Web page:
“So many different ways of looking ’round,'” remarked Tom Rutledge, President of the Pine Shores Art Association, at the beginning of the meeting on Monday evening, July 11, before the room full of members.
The exhibit, which runs through July 26 in the main gallery at PSAA headquarters on Stafford Avenue in Manahawkin, is titled “Round.” The entries represent the individual visions and interpretations of the members of the circular concept, from the literal to the abstract.
Some used round canvases. Some made paintings of round objects and one painted on a round object – a record. Some walked resolutelyishwhile others take care of them n Degrees, for example Dee Turba’s defiantly round, smooth white ball approaching Trompe l’oeil with colored pencil on a smooth white loose-leaf sheet. (But is it a real loose-leaf sheet? Look closely.) Dawn McConnell ran with the circular idea and came up with a carousel horse that’s not only adorned with circular detailing but also “goes round and round.”
The show’s judge was Pat Johnson, Tuckerton artist and recently retired SandPaper art editor. Two watercolors received honorable mentions. Judith Schimmel’s “Red Eye Special” shows a tree frog on a leaf. Johnson thought using white space was a good choice. And Phil Meara’s “Beach Find” demonstrates the medium’s sensitivity, she commented, in an intricate scene of a sea glass bottle cap casting a shadow in the seashell-filled sand.
Third place went to Mary Beth McCabe’s “Rest Stop”, a watercolor which the jury felt showed lined-up beach bikes with impressive shadowing.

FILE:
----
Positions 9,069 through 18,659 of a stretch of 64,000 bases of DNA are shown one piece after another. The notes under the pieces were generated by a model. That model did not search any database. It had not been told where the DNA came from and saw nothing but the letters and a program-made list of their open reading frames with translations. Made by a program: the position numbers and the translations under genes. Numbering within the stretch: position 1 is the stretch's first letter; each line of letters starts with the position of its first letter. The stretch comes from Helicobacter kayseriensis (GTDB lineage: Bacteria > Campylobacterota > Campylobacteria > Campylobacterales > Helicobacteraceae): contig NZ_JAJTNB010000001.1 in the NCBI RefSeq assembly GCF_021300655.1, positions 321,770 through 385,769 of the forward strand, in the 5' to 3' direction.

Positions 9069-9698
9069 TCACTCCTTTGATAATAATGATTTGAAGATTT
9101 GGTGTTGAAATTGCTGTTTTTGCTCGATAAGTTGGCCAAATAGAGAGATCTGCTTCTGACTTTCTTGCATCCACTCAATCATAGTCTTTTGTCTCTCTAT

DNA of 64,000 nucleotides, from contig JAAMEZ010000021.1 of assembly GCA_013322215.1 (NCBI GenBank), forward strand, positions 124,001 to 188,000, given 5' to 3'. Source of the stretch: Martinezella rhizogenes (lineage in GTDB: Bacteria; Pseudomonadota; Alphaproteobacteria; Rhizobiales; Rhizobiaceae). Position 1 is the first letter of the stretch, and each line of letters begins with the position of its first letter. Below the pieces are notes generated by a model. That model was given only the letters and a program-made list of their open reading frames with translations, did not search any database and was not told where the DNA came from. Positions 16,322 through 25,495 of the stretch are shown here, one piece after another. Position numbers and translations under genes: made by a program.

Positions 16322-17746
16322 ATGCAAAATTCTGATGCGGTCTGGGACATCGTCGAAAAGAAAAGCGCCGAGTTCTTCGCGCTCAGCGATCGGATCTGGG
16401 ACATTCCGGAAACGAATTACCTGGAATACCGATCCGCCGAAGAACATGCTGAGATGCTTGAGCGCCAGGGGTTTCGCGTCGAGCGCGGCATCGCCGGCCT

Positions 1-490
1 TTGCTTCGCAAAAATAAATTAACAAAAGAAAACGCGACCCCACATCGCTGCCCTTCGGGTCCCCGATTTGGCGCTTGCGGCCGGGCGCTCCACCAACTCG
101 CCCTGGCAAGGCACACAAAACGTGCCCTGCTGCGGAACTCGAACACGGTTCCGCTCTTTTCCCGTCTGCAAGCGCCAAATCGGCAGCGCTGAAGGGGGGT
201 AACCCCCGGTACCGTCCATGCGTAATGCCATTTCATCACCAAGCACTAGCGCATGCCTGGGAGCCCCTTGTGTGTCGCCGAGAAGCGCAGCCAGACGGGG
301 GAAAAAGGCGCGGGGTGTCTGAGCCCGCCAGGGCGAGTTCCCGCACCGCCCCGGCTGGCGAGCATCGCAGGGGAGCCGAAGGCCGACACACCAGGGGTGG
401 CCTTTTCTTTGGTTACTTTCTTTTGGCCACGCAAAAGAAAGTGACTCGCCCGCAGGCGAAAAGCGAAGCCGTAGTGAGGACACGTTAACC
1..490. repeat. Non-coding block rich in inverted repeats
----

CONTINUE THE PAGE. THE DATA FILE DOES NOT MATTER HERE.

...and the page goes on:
Second place was “Do I look bloated?” in acrylic paint by Nancy Glines. Rutledge praised the “creative idea” of the work. Johnson loved the soft, harmonious color and humor in the face of the fish.
First place went to Michael Lee for his watercolor “Cherry Tomatoes”. Johnson said she was impressed by the “amazing detail in the glass” of the bowl of tomatoes, as well as the artist’s choice of aerial perspective.
At the beginning of the meeting, Rutledge explained how Grant Wood’s painting “American Gothic” could have been lost to history if an art critic who defended and campaigned for Wood’s work was not seen. It was a story about the subjectivity of looking at art, even your own, and how often the artist’s unconscious is involved.
“We put ourselves in the shoes of this painting,” he said.
According to the Art Institute of Chicago, “American Gothic” was an instant sensation when it was first exhibited in 1930, “its ambiguity caused viewers to speculate about the characters and their history. Many saw the work as a satirical commentary on the people of the Midwest who are not keeping up with a modernizing world. However, Wood intended to present a positive picture of rural American values and to offer a vision of reassurance at the onset of the Great Depression.
“We have good artists in this organization,” Rutledge said. “And we want to encourage each other to keep getting better.”
The Pine Shores Art Association in Tuckerton, the organization’s outbuilding located at 140 East Main St. in Tuckerton (the former City Hall building), will celebrate August 7 with a party from 12pm to 4pm featuring live music by Sinatra to be open to the public /Cash/Standards singer Mike Corliss, face painting and other celebrations. The Tuckerton space will feature art in two and three dimensions, classes, workshops and more.
Back in the main gallery at PSAA headquarters, August’s featured artists, titled “Travels Abroad,” feature couple Linda Saladino and Mary Walker-Baptiste.
Glines announced that the Art Chat group still meets on the first and third Tuesday of each month at 10 a.m. at the Tuckerton branch of the Ocean County Library and has expanded their meetings to include studio time in the new extension room immediately after the art Include chat meetings to work on projects together.
To see the entire show, visit 94 Stafford Ave. at Manahawkin (second floor) while classes are open. Check the schedule at pineshoresartassociation.org.
– Victoria Ford